The insecurities this has left me with are profound. I  try to avoid talking about myself (she says in a rather lengthy blog about herself and rolls her eyes) as much as possible. But then, what else do I have to talk about? I’ve already said I don’t have a job and I don’t remember what I did yesterday. Has my monotony made your pleasure disappear? Have I made you runaway yet? 

πŸƒπŸ»β€β™€οΈπŸƒπŸ»πŸƒπŸΌβ€β™€οΈπŸƒπŸΌπŸƒπŸ½β€β™€οΈπŸƒπŸ½πŸƒπŸΎβ€β™€οΈπŸƒπŸΎπŸƒπŸΏβ€β™€οΈπŸƒπŸΏ

There you are! 

Did you know I had a point at the start of this blog? It wasn’t that I am a bad editor,  because I think I have proven that point with what I have written above. No, my point was that my pleasure has not been lost in self pity. I have recently returned from a much needed two week break away from my medication. I currently have no idea what that two weeks away from medication has done to my body, but I know what it has done to my mind. It’s called perspective my friends and a dark cloud has been lifted. Not eradicated mind, lifted. 

It’s harder to see and it’s harder to earn, but believe it or not, I do still experience pleasure. Not the innuendo kind unfortunately, which makes my four weekly pregnancy tests quite the waste in resource. 

πŸ‘πŸ»πŸ‘πŸΌπŸ‘πŸ½πŸ‘πŸΎπŸ‘πŸΏ

I lost sight of my pleasure for a little bit; for five months in fact. I lost it all to fatigue. Fatigue has literally been ruling my life and I cannot emphasise this enough that fatigue is not just restricted to feeling sleeping. For me, everything slows down, everything becomes harder and everything whether it is an email or an existential crisis, seems a  much larger issue than it actually is.

Looking back, there were hidden and frequent pockets of pleasure throughout the last five months. The windows to enjoy myself are smaller and further apart but pleasure can be found and it has been experienced. By me. 

To emphasise my point, here are a few examples: any conversations with my nieces, being a party to Treat Yourself Sunday, talking Christmas wrapping with Big Sister, watching a movie at a friend’s house or maybe, just maybe bending the rules a little bit and staying out past midnight once in a blue moon. Or, it could be something as simple as saying goodbye to somebody and walking away with a smile on my face and a spring in my step. It’s in knowing that a friend cares enough about me to swim a mile a day for 26 consecutive days to raise money for Myeloma UK (https://www.justgiving.com/fundraising/Emma-Boucher-Matthews). It’s going to the cinema whenever my body allows it, not falling asleep and writing about it in my little black book.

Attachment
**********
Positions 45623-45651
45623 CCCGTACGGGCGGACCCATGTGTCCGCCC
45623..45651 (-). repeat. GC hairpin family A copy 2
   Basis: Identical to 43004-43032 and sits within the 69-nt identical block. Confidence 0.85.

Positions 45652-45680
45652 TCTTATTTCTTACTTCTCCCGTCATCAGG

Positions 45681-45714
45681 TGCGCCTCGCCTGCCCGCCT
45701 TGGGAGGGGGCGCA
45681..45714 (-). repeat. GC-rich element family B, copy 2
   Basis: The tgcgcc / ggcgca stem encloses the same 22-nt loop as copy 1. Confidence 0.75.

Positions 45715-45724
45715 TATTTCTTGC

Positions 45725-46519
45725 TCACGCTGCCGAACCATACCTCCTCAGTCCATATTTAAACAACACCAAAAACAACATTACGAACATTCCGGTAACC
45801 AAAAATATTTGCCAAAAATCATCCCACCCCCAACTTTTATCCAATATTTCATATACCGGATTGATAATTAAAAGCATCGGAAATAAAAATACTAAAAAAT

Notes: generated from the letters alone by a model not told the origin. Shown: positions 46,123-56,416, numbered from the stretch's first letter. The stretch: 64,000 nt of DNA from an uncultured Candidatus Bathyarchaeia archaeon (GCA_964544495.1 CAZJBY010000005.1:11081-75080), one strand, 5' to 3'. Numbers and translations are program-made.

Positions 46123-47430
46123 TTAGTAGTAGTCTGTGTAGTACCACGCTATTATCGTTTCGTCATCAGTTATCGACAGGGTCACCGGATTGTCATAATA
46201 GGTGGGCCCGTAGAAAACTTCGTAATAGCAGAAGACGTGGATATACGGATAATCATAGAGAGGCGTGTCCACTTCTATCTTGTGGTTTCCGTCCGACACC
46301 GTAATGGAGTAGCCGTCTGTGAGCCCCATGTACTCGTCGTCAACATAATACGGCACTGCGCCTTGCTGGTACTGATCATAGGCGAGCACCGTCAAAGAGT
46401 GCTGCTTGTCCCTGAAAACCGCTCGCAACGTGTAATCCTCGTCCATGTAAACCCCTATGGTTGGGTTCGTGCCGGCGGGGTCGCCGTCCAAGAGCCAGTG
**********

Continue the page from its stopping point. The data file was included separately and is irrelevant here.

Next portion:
In October, my some miracle and a little bit of understanding from the Medically Trained People, I was able to once again attend the London Film Festival 15 times in spite of my treatment. I got dressed and put makeup on everyday. I felt learned and alive until I got tired and had to spend a week in bed once it was over. I did not end up celebrating the 10 days I spent enjoying the festival, I wallowed at how quickly my body went downhill.

Most recently, I went on a holiday. An actual holiday. With a lot of help from Mamma Jones, I used my passport and I opened my eyes. From the minute we left these fair shores I experienced pure pleasure.  The holiday gave me a swift kick up my derriΓ¨re, and reminded me there is pleasure to be found everywhere. Even when the prognosis might not be what I want it to be. I need to find a way to remember this the next time the tough gets going.

Above everything else, I need to remember that my life is not a foregone conclusion yet, and I should not be treating as if it is. And,  in the words of Uncle Albert I also need to remember that  ‘I love to laugh. Loud and long and clear’. I really do want to be a merrier me.

EJB x 
P.S. There is still time to sponsor my friend’s marathon swim, which she completed yesterday. Just use the link above. 

Tagged , , , , , , , , , , , ,

Thrushed Out

It breakfast time. A Sunday morning breakfast time no less. I knew this long before somebody physically walked in to my room to to let me know it is breakfast time at all, because of the din they make outside whilst dishing up and not because I have the body clock of somebody permanently located in Beirut and found myself naturally hungry.

Anticipating many people getting round to seeing this later in the day, maybe after they have enjoyed their own Sunday brunches (in my head midday is a far more acceptable time for the first meal on a Sunday than 08:15hrs), can I recommend that you do not view it with or just before food? Consider this a health warning. I do not have the money to be sued. For, on this Sunday morning, I am writing to you about thrush. My very own oral thrush to be precise.